DiLoreto filed suit, alleging his First Amendment rights were violated. The school maintained that public school students are a "captive audience," and as such, officials could legally exercise discretion over the material posted. To avoid further controversy, the school later removed all the ads at the field.
On Nov. 8, the 9th Circuit Court of Appeals ruled in DiLoreto v. Downey Board of Education that the school's action was permissible.
"We find that the district's decision to exclude ads on certain subjects, including religion, was reasonable, given the district's concerns regarding disruption and controversy," the court held. The three-judge panel added, "The fact that the district chose to close the forum rather than post Mr. DiLoreto's advertisement and risk further disruption or litigation does not constitute viewpoint discrimination."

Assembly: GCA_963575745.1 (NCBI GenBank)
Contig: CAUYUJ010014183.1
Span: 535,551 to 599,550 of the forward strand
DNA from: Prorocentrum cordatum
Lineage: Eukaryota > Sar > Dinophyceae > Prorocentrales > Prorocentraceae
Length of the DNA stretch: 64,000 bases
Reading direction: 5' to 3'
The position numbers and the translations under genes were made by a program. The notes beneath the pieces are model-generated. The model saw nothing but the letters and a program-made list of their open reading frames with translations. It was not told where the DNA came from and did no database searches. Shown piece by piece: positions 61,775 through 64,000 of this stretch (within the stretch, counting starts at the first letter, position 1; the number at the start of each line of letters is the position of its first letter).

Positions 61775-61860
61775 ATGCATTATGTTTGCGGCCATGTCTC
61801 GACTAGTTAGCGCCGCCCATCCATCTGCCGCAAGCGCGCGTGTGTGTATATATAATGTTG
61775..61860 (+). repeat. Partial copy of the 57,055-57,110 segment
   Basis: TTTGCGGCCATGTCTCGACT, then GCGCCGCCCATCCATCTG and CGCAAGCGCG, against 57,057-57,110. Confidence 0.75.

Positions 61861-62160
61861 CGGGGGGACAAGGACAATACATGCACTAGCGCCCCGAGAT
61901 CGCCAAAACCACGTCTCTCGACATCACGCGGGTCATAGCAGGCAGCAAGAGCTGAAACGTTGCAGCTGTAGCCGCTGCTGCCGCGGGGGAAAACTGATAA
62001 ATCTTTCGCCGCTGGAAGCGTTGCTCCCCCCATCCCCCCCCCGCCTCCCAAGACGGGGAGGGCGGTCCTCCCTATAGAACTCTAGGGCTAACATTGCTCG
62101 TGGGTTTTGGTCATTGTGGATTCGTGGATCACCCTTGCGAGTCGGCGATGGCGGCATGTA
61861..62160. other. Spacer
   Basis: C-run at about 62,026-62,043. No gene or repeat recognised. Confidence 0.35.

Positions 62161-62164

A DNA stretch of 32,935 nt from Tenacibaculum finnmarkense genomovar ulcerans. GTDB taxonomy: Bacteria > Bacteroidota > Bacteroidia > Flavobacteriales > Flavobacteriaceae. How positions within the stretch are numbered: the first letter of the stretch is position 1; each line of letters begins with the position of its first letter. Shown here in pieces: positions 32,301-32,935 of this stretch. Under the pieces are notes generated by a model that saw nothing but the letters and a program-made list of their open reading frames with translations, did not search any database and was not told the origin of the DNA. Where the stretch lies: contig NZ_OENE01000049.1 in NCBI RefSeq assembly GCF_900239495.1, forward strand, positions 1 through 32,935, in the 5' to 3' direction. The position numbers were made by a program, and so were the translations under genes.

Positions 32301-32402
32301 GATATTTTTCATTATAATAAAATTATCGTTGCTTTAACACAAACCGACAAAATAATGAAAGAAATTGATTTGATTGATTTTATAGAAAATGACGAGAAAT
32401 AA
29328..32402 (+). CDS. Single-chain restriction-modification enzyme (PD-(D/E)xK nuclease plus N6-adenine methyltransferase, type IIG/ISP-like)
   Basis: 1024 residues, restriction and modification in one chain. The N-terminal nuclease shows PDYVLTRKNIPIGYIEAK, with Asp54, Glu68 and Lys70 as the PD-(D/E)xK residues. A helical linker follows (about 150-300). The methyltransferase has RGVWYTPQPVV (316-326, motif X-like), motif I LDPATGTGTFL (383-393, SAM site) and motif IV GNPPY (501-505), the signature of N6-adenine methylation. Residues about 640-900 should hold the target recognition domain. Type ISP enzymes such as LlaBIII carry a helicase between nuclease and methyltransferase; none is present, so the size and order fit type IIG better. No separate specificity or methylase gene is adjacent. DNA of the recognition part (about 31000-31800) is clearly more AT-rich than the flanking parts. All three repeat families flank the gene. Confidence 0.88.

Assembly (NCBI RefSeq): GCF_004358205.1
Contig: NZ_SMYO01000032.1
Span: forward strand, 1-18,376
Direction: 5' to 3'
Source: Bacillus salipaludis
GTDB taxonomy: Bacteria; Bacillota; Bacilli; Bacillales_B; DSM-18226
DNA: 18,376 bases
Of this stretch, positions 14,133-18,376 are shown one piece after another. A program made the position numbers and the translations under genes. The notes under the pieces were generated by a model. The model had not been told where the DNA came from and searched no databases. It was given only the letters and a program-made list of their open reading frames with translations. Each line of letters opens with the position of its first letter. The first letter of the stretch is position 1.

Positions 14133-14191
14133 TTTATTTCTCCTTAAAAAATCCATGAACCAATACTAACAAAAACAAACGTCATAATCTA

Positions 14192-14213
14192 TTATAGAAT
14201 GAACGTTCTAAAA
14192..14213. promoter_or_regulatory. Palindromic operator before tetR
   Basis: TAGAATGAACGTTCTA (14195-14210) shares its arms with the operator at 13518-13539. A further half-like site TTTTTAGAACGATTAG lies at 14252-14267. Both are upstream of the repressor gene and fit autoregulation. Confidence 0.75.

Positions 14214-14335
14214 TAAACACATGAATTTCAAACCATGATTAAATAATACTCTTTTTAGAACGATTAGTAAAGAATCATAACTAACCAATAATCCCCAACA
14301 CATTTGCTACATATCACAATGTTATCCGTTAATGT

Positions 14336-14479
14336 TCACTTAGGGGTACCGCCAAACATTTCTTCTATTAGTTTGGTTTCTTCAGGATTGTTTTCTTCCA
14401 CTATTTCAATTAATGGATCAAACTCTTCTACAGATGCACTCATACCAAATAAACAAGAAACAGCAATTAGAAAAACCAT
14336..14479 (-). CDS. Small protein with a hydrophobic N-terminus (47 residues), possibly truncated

Northern Ireland Peace Plan Advances
A mid-November compromise over disarmament has paved the way for peace among Catholics and Protestants in Northern Ireland. The region has been the location of some of the most religiously motivated violence in the world for 600 years, but that appears to be ready to change.
The "Good Friday" peace accord, originally reached in April 1998, laid the groundwork for the British government transferring political power back to a locally elected government in Northern Ireland for the first time since 1972.
The accord appeared to be in jeopardy when the new Northern Irish cabinet, elected in June 1998, could not take office because members of Northern Ireland's largest Protestant party, the Ulster Unionist Party, refused to serve alongside members of Sinn Fein until the Irish Republican Army began to disarm itself. But the crisis was averted Nov. 27 when the pro-British unionists voted to join with the pro-Irish republicans in a local government on the condition that the IRA commit itself to disarmament by February.